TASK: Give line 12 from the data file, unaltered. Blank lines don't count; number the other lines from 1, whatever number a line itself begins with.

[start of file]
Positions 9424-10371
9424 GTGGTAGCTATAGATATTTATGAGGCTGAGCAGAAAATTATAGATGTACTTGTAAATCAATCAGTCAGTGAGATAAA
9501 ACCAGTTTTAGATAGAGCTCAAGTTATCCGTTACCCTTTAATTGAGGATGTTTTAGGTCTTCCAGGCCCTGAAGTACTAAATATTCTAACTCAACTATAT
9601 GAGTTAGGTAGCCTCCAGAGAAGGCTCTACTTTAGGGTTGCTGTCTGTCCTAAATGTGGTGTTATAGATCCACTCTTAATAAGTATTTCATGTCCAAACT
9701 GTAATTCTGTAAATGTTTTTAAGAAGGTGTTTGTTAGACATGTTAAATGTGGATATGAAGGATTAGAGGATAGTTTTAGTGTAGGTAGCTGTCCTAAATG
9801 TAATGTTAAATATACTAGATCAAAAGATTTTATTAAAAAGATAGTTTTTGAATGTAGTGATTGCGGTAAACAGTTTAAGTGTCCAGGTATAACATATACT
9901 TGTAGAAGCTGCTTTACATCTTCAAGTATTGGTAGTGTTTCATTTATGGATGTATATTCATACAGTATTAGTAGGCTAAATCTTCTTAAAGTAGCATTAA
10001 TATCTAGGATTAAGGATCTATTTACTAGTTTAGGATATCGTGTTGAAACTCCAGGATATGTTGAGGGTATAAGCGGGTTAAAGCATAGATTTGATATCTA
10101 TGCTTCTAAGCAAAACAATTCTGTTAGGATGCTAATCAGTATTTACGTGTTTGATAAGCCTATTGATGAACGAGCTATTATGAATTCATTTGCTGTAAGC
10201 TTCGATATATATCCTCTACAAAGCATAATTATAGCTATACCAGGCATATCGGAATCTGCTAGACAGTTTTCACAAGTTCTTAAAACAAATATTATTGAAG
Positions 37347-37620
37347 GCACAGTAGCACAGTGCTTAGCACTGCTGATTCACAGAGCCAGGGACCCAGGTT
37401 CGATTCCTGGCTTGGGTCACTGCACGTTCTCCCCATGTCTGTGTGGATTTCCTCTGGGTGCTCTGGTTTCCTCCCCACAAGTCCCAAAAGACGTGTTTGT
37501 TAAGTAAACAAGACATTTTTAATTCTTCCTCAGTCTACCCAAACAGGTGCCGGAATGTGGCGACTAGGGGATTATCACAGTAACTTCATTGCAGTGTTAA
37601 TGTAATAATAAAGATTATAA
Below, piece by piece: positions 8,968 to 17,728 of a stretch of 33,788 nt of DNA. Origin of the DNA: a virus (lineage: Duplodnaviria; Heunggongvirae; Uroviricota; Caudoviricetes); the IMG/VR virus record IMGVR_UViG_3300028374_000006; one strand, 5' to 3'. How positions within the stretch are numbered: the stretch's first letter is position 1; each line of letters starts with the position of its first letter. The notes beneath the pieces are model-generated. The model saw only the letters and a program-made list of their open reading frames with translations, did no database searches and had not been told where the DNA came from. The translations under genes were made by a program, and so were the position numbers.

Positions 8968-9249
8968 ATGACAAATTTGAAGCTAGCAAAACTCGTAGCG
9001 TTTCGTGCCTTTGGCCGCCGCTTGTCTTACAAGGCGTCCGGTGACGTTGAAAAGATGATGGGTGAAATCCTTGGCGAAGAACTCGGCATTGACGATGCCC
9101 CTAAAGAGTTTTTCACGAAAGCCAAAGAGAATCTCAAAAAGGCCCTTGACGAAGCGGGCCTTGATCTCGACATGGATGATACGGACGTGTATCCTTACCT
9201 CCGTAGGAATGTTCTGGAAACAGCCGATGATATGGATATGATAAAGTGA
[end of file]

37347 GCACAGTAGCACAGTGCTTAGCACTGCTGATTCACAGAGCCAGGGACCCAGGTT